photos courtesy of JoAnn Gregoli Instagram:
The Best of | New York

How One New York Event Planner is Making a Difference During the Coronavirus Pandemic — & How You Can Too

How Gregoli Has Leveraged Her Skills & Contacts for Good

Top New York event planner JoAnn Gregoli of Elegant Occasions by JoAnn Gregoli has spent years honing her organization and crisis management skills by producing flawless, beautiful, and elaborate weddings and celebrations. But during this national crisis, she’s leveraging her talents in a new way — to help frontline health care workers in New York as hospitals get overrun with coronavirus patients.

“My focus has shifted — first, I helped my brides and grooms find new dates and grieve their postponements, then I turned my attention toward figuring out what I personally can do to make a difference. I realized the need was great and put a call out to others to help. After all,” says Gregoli, “our event community is full of project managers — we know how to stay calm in a crisis.” 

The response to her request has been heartening. She began by calling New York City hospitals to ask about their needs. Then she called every wedding dress designer she knows in New York to ask them to make masks. But she didn’t stop there in her quest to ensure that our health care professionals have the tools they need to help others while staying safe. “I also contacted designers, knitting clubs, sewing clubs, and the Girl Scouts of America to ask them to sew masks,” says Gregoli. 

When she heard from hospitals that they needed meals for their workers, as well as candy to keep up their energy in a pinch, Gregoli reached out to Mars Incorporated to ask them to send cases of their Skittles, M&Ms, Twix, Snickers, and more to New York hospitals. “I’m relentless and won’t take no for an answer,” she says. Gregoli also contacted her catering friends to arrange for meal preparation and leveraged her limo service contacts for pickup and delivery. She also created a drop spot at a local police station for neighbors who want to drop off packaged snacks, masks, and more to be taken to hospitals.

Grateful doctors and nurses have snapped pics of themselves wearing the colorfully-printed masks that Gregoli has sent their way. She says, “I feel for the first time in 30 years that I’m making a real difference. I never felt like this in my whole life.”

For Gregoli, the fight against coronavirus is personal. She has already lost four family members to the infection and has several more under hospital treatment. Further, she says, “I have kids on the front lines.” Her daughter is a physician assistant and her son is a police officer. She says she’s been so motivated that she hasn’t had time to wallow in the sorrow of not making any money right now; she’s shifted her focus away from herself.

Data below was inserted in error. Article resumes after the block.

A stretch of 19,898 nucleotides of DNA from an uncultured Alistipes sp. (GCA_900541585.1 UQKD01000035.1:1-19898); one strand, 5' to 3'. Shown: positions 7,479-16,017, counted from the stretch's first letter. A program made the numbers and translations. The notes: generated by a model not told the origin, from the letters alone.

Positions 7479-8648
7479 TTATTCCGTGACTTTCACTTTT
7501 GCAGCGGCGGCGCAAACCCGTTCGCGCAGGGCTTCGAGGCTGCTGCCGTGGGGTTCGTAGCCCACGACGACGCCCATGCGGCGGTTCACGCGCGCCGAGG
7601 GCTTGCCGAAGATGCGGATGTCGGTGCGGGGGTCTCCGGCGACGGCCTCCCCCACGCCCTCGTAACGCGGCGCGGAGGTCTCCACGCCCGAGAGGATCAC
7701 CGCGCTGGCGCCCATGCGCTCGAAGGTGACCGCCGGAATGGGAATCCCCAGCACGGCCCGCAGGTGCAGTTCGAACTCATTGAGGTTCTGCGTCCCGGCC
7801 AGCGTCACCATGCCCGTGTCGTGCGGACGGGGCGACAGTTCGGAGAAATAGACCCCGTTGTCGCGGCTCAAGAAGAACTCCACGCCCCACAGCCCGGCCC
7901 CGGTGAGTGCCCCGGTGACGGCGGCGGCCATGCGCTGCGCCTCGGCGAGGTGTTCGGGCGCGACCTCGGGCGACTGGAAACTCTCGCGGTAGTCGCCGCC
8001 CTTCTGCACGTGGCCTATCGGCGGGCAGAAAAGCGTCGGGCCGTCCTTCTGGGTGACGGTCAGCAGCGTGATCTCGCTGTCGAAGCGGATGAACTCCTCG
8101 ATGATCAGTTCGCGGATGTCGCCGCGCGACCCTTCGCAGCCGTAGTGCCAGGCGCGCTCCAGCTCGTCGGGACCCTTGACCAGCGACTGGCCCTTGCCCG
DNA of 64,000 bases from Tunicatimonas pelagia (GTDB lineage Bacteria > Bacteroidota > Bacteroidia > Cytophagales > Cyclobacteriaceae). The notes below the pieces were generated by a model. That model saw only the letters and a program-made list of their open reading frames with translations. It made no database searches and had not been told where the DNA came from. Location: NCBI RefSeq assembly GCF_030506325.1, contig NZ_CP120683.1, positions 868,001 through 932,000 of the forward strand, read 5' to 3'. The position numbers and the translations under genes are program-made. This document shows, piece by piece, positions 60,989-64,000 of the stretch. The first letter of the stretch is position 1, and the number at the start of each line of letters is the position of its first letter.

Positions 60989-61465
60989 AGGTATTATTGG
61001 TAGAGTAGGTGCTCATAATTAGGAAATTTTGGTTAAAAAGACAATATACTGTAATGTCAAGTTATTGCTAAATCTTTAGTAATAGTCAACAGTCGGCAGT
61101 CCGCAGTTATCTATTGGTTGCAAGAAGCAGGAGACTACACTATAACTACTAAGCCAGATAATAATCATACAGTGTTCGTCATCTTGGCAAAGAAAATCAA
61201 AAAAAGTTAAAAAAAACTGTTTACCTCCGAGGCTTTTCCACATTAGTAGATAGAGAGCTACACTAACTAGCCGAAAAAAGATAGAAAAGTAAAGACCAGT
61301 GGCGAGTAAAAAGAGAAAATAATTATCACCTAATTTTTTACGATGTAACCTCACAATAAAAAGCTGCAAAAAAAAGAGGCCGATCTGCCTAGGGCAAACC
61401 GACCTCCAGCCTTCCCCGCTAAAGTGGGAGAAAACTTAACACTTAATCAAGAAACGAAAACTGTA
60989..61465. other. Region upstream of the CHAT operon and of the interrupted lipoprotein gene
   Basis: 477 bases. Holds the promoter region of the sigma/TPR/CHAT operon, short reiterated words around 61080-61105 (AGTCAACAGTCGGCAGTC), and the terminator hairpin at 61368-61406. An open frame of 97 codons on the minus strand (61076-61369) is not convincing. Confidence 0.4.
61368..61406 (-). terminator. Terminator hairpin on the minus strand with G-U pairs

Gregoli is drawing inspiration from the iconic “Rosie the Riveter” — a call to action now, just as it was during World War II when the Norman Rockwell graphic became the symbol of women joining the fight by working in factories and shipyards. Even this national inspiration is personal for Gregoli: “The drawing was actually based on my son-in-law’s grandmother,” she says. “Norman Rockwell was her next door neighbor.” Gregoli has tweaked the message to: “Save a life. Make a mask!”

3 Ways You Can Help Others Right Now

“To be complacent is a bad thing; doing nothing is a bad idea,” Gregoli reminds us. We all have more free time now and can be using it for good. “If you can sew, sew. If you can, donate money to GoFundMe pages (check out Gregoli’s page here, which is raising funds to employ out-of-work caterers to feed healthcare workers). Provide packaged snacks to hospitals — host dropoff points and deliver them,” she says. Below are just a few of Gregoli’s ideas for getting started now in the fight against coronavirus:

1) Contact your local hospital, ask for their community director, and inquire about their needs. “But don’t stop at hospitals; reach out to dialysis centers, cancer outpatient centers, and any other local health care facility that has the potential to be overwhelmed,” says Gregoli.

2) Reach out to volunteers in your community to fulfill requests. “I’ve got 80-year-olds sewing masks,” she says.

3) Create a distribution point. For Gregoli, this took the form of a local police station. When she goes to sort and prep items for delivery, she says she dons gloves and a mask and wields a can of Lysol to keep herself safe.

Gregoli describes New York as a “war zone” and warns that even if our cities feel safe right now, it’s headed our way. “It’s going to ramp up quickly, when it does, so start doing everything you can now,” she says. She adds, “It will make you feel better about yourself in this tough time.” We love how her ideas give us a sense of control — that there’s something we can do in a crisis that has left us all feeling kind of helpless.